Contextualizing Public Policy Analysis: Insights from Indigenous Perspectives

Grant program: Disrupting Colonialism through Teaching: An Integrated Seminar Series and Grants Program

Grant recipient: Kora DeBeck, School of Public Policy

Project team: TBD

Timeframe: November 2018 to March 2020

Funding: $5980

Courses addressed:

  • PLCY 800 – Introduction to Public Policy Issues and Analysis I
  • PLCY 807 – Introduction to Public Policy Issues and Analysis II

Description: PLCY 800 and 807 are required core courses for all our masters of public policy graduate studies. The courses cover conventional steps and approaches to providing decision support for policy makers, both inside and outside of government. In British Columbia, almost every aspect of public policy impacts Indigenous peoples and directly involves issues of Indigenous Rights. There is currently a module in the course that introduces how Aboriginal Title and Rights considerations must be integrated and incorporated into policy analysis to ensure that decision support for government is consistent with legal requirements with respect to Indigenous peoples. There is currently, however, less explicit recognition or discussion of the Euro-Centric nature of policy analysis and the multiple ways government decision-making processes have been and continue to be a tool of colonization.

The intervention I am proposing involves having the students engage with Thomas King’s Massey Lecture 5 What is it about us that you don’t like from the “The Truth About Stories” series and an interview with Pamela Palmater on Democracy Now discussing the report of theTRC.

Providing students with the opportunity to become aware of (if they weren’t already) and reflect on the role of public policy in colonization (both historic and present) is intended to inform and deepen their understandings of reconciliation, as well as reflect on how their perspectives of colonization and reconciliation may shape how they approach and conduct public policy analysis in their future work.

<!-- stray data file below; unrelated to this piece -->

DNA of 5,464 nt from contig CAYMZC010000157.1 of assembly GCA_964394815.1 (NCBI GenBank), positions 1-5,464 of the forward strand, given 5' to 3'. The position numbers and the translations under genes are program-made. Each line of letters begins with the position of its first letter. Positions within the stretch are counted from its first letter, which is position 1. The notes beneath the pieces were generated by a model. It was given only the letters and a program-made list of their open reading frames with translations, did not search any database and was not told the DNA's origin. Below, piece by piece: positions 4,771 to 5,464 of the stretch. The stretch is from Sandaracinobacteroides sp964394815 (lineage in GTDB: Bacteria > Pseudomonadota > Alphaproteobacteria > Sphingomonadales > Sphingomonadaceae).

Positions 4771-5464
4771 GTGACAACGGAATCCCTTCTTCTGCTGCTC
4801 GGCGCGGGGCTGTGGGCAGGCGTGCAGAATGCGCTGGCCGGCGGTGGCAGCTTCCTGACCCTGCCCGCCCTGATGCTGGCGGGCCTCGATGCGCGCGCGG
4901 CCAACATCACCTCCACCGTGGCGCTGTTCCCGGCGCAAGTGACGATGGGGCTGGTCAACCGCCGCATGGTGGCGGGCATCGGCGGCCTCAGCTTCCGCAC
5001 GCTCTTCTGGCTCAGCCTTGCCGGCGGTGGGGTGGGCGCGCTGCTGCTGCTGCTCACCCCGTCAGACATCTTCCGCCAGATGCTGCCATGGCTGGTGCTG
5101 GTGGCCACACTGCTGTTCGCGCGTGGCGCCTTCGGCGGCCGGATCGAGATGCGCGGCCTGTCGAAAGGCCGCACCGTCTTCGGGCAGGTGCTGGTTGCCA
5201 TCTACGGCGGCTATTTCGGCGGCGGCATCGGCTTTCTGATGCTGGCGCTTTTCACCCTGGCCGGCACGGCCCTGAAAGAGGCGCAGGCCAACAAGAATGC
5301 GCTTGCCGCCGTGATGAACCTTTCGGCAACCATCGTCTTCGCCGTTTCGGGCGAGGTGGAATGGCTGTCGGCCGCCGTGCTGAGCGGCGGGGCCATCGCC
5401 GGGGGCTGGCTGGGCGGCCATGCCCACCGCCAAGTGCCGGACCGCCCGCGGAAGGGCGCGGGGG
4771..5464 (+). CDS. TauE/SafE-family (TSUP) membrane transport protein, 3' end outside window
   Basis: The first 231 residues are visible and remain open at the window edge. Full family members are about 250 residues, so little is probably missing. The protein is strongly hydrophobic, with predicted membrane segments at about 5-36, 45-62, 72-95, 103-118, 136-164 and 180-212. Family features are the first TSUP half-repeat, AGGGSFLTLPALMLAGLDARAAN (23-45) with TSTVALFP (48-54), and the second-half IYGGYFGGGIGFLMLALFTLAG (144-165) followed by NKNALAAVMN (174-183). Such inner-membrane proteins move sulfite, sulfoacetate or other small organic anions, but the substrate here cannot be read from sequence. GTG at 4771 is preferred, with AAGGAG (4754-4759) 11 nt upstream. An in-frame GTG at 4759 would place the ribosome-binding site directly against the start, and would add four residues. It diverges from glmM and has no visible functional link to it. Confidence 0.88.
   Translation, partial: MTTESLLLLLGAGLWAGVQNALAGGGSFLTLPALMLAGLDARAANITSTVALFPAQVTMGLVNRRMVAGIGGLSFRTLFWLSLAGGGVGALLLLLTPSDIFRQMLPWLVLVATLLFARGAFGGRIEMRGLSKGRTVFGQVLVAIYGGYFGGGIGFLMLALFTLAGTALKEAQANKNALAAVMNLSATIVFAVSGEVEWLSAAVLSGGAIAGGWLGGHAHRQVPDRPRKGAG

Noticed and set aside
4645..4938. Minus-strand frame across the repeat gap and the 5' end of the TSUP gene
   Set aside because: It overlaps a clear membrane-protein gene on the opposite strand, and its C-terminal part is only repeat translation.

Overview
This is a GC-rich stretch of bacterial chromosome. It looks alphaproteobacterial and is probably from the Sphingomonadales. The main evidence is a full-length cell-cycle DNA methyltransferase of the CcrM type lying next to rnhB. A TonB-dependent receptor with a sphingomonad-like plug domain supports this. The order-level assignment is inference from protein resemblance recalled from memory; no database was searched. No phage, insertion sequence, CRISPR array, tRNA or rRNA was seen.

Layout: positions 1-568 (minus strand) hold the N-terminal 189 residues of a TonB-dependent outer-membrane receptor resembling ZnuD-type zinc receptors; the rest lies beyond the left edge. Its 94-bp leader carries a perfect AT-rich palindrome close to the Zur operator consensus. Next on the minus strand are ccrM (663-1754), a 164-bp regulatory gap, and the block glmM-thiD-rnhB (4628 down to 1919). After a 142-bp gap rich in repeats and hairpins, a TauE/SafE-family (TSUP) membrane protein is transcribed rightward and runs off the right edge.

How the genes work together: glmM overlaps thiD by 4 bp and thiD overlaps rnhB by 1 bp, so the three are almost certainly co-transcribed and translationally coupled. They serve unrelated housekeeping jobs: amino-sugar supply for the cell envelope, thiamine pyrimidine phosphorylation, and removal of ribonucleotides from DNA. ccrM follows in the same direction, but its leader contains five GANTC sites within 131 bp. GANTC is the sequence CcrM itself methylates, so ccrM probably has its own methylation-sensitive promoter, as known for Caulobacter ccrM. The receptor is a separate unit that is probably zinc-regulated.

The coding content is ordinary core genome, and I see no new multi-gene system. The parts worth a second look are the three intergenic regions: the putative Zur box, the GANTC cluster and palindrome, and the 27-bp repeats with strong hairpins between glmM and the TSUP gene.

Questions addressed:

  • What is the baseline knowledge and understanding of colonialism? Do students identify that colonialism is ongoing? Do students identify public policy as a chief tool of colonialism?
  • What are students’ prior sentiments with respect to Indigenous Rights?
  • In what ways did the intervention increase students’ knowledge?
  • Do students identify awareness of how public policy and legislation has and continues to be used to dispossess Indigenous people of their land and status as new knowledge?
  • Do students attribute the intervention to having shifted their sentiments about Indigenous Rights? If so, in what ways?
  • Do students attribute the intervention to having impacted their understandings of colonialism and reconciliation? If so in what ways?
  • Do students indicate that their perspectives of colonialism and reconciliation will affect how they will approach their future work as public policy analysts?
  • What key ideas will shape how students approach and conduct public policy analysis in the future?

Knowledge sharing: I will share the results of the project with my colleagues in the School of Public Policy and use it as an opportunity to discuss approaches they might take to integrate Indigenous perspectives in their courses.